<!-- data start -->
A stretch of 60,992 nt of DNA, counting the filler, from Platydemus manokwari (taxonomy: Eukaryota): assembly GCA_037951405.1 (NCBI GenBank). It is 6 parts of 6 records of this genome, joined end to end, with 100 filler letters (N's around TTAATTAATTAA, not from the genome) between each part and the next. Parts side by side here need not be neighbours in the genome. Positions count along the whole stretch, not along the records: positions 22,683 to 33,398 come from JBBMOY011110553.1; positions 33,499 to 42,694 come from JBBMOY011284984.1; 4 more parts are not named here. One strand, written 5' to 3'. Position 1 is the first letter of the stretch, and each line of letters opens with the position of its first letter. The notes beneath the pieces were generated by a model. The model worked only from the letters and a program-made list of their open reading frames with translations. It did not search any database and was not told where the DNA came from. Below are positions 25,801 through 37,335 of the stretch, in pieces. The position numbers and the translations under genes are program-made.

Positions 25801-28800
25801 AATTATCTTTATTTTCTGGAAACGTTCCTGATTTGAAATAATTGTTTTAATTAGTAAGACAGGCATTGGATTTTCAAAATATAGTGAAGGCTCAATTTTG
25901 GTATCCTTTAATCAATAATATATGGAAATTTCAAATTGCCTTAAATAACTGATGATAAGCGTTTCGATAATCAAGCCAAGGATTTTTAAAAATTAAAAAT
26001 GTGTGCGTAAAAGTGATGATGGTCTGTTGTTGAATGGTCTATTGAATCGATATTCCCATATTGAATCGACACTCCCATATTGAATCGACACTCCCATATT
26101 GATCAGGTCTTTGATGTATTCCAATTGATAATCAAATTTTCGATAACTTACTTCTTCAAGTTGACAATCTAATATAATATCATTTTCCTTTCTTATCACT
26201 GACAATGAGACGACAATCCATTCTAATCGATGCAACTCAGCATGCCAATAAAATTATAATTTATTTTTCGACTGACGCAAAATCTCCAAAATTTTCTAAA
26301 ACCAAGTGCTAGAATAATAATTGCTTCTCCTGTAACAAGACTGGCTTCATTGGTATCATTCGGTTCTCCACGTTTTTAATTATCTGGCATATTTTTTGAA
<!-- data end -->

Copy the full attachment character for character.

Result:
A stretch of 60,992 nt of DNA, counting the filler, from Platydemus manokwari (taxonomy: Eukaryota): assembly GCA_037951405.1 (NCBI GenBank). It is 6 parts of 6 records of this genome, joined end to end, with 100 filler letters (N's around TTAATTAATTAA, not from the genome) between each part and the next. Parts side by side here need not be neighbours in the genome. Positions count along the whole stretch, not along the records: positions 22,683 to 33,398 come from JBBMOY011110553.1; positions 33,499 to 42,694 come from JBBMOY011284984.1; 4 more parts are not named here. One strand, written 5' to 3'. Position 1 is the first letter of the stretch, and each line of letters opens with the position of its first letter. The notes beneath the pieces were generated by a model. The model worked only from the letters and a program-made list of their open reading frames with translations. It did not search any database and was not told where the DNA came from. Below are positions 25,801 through 37,335 of the stretch, in pieces. The position numbers and the translations under genes are program-made.

Positions 25801-28800
25801 AATTATCTTTATTTTCTGGAAACGTTCCTGATTTGAAATAATTGTTTTAATTAGTAAGACAGGCATTGGATTTTCAAAATATAGTGAAGGCTCAATTTTG
25901 GTATCCTTTAATCAATAATATATGGAAATTTCAAATTGCCTTAAATAACTGATGATAAGCGTTTCGATAATCAAGCCAAGGATTTTTAAAAATTAAAAAT
26001 GTGTGCGTAAAAGTGATGATGGTCTGTTGTTGAATGGTCTATTGAATCGATATTCCCATATTGAATCGACACTCCCATATTGAATCGACACTCCCATATT
26101 GATCAGGTCTTTGATGTATTCCAATTGATAATCAAATTTTCGATAACTTACTTCTTCAAGTTGACAATCTAATATAATATCATTTTCCTTTCTTATCACT
26201 GACAATGAGACGACAATCCATTCTAATCGATGCAACTCAGCATGCCAATAAAATTATAATTTATTTTTCGACTGACGCAAAATCTCCAAAATTTTCTAAA
26301 ACCAAGTGCTAGAATAATAATTGCTTCTCCTGTAACAAGACTGGCTTCATTGGTATCATTCGGTTCTCCACGTTTTTAATTATCTGGCATATTTTTTGAA